Textile World | February 1, 2011
Textile groups oppose KORUS FTA
Five organizations representing interests of the U.S. textile industry have sent a letter to members of Congress urging defeat of the pending U.S.-Korea Free Trade Agreement (KORUS), and a campaign has begun to include the voices of the wider community in a grassroots expression of opposition to the treaty.
Last month, officers of the American Fiber Manufacturers Association (AFMA), American Manufacturing Trade Action Coalition (AMTAC), National Council of Textile Organizations (NCTO), National Textile Association (NTA) and U.S. Industrial Fabrics Institute (USIFI) signed the letter, which charges that the agreement "is seriously flawed and will result in the continued outsourcing of valuable textile, apparel and other manufacturing jobs."
Negotiations between the United States and South Korea concluded in December 2010, and the final language included in the pact is slated for release to the public this month. Last week, the House Ways and Means Committee held a hearing on KORUS as well as the pending Panama and Colombia free trade agreements (FTAs), and all three treaties are expected to be debated and voted on by both houses of Congress soon.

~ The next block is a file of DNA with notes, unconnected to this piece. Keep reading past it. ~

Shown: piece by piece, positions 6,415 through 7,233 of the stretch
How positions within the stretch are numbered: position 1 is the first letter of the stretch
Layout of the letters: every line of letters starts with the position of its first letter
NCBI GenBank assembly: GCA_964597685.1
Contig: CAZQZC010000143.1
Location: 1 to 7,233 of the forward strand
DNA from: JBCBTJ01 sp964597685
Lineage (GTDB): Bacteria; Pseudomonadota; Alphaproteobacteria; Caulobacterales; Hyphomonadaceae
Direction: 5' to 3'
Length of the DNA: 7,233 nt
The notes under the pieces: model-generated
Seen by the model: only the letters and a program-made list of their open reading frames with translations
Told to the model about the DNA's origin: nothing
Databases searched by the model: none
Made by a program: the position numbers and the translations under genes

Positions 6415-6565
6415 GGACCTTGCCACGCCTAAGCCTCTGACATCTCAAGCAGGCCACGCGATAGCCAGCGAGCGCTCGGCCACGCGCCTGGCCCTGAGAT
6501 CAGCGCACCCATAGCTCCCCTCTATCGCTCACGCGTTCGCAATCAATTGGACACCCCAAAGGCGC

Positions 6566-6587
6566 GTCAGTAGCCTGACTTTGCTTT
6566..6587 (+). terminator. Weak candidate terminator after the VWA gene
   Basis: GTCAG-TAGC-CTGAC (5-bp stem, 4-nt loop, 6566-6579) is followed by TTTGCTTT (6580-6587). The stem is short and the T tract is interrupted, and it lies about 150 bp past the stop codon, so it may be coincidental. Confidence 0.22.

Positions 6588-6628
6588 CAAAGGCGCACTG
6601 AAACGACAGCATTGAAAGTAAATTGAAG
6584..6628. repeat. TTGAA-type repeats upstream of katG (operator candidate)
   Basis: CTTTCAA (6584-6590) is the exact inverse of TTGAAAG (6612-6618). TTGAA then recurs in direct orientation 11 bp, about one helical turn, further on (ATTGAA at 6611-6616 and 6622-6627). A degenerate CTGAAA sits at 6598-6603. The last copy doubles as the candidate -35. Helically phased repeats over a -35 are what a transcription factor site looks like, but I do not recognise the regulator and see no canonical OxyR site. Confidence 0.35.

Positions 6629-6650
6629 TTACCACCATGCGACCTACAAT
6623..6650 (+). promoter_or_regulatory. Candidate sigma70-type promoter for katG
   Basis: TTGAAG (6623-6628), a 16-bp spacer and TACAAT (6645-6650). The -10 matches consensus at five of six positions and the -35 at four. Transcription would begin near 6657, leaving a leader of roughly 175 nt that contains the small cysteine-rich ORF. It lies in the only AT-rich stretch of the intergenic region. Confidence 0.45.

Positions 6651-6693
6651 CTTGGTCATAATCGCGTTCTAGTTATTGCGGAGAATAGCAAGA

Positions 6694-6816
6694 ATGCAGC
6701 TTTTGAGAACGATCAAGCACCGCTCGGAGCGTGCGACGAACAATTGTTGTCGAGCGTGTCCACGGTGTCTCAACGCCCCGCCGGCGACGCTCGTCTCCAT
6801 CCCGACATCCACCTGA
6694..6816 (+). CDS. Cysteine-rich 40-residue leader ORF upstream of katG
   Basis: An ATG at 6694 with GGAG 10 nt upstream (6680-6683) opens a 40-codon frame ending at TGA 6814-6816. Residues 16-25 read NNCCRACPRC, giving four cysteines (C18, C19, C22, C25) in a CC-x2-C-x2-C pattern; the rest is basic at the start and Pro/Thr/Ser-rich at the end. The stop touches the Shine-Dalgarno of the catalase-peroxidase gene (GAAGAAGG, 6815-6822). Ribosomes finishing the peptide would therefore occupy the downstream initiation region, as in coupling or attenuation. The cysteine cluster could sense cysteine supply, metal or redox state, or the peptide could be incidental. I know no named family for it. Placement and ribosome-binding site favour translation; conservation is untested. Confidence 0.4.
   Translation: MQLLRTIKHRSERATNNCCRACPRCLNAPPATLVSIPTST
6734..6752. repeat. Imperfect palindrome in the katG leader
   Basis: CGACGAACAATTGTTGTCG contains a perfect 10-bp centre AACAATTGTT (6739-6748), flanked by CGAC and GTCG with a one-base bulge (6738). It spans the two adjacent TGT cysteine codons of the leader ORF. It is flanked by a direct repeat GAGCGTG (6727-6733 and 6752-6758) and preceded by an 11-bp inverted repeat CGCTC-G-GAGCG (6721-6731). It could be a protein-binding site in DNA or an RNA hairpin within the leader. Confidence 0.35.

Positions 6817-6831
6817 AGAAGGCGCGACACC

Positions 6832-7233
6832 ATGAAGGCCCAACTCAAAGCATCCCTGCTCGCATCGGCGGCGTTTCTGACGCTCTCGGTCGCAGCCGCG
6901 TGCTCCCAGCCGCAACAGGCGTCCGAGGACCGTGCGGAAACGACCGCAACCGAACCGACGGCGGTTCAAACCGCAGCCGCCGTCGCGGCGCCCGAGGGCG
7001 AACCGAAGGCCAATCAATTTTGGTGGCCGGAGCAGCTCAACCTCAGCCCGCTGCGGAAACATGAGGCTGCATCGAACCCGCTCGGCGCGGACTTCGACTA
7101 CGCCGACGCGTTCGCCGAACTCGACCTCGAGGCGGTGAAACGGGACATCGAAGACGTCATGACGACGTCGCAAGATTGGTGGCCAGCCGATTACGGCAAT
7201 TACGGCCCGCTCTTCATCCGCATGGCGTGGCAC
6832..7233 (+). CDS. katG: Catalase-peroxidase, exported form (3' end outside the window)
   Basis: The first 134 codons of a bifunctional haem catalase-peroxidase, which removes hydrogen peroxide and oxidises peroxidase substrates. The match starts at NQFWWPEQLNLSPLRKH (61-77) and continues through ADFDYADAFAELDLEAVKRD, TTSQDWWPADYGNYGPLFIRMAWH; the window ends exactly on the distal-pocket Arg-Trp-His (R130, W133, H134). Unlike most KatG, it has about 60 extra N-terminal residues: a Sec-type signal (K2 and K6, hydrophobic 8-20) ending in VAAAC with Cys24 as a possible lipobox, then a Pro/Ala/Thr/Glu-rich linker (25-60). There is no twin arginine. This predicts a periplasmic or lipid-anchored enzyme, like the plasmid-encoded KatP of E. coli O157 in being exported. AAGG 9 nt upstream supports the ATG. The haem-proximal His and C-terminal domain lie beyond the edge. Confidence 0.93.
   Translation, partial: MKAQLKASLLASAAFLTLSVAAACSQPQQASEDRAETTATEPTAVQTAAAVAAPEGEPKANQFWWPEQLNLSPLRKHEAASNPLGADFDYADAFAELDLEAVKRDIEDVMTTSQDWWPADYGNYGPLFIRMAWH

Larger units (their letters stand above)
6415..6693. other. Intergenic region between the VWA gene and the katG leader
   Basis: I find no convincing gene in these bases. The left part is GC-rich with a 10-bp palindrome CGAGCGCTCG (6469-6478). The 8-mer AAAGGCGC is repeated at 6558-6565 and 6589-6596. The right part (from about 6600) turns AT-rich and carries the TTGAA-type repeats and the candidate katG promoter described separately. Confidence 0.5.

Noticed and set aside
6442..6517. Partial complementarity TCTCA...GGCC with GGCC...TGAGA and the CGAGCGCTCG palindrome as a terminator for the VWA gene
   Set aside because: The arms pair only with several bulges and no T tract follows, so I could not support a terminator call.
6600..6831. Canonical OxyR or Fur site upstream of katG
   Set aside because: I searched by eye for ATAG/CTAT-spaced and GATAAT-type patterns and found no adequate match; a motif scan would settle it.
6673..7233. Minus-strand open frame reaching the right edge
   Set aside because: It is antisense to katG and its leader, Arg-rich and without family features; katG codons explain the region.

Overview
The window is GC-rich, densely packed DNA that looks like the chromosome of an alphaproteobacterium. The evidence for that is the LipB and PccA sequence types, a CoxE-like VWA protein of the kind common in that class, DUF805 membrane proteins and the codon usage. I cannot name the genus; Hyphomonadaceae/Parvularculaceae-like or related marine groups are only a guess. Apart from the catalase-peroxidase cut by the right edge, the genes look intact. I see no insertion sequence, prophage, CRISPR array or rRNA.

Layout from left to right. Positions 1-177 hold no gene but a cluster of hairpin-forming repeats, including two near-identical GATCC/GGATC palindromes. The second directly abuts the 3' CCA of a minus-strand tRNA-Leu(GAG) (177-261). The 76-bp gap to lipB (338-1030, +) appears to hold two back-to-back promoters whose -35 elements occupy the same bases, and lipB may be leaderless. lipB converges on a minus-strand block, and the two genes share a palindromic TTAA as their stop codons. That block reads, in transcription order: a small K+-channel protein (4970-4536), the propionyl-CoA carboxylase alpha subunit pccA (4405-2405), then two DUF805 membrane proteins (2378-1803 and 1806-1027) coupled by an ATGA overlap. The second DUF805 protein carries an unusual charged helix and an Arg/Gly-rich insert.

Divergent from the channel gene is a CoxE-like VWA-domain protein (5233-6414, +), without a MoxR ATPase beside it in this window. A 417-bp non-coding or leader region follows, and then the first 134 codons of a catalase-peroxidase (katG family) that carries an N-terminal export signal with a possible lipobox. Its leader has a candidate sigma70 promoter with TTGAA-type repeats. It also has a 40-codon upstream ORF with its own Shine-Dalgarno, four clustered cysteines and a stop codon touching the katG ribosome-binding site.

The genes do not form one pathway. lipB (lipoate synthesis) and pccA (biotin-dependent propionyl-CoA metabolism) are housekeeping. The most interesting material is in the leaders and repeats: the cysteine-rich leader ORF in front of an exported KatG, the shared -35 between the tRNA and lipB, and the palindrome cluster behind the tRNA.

According to the Obama administration, the agreement is expected to boost U.S. exports by $10 billion to $11 billion and support 70,000 U.S. jobs. While U.S. auto makers have been singled out among the beneficiaries of the pact, the manufacturing sector as a whole purportedly stands to benefit from the elimination of tariffs on more than 95 percent of industrial and consumer products within five years of ratification of the agreement. Customs enforcement and rules of origin — points that have been of major concern to the U.S. textile industry — are also addressed. However, according to the letter, specific fixes requested by the industry have not been addressed. Industry concerns center around loopholes in enforcement provisions that favor China, a tariff schedule that favors Korean exporters over U.S. exporters and the exclusion of textile components under rules-of-origin provisions that give an advantage to non-signatory nations such as China.
The letter also disputes the job creation claims by the administration, citing an Economic Policy Institute analysis that estimates 159,000 U.S. jobs will be lost if KORUS in its current form is enacted — with 9,300 to 12,300 of those jobs attributed directly to the textile industry and a total of 40,000 jobs both directly and indirectly related to textile and apparel activities.
In an effort to gain grassroots textile industry support for the defeat of KORUS, NCTO has organized a petition campaign to gather signatures from individuals opposed to the pact. More information is available at www.ncto.org.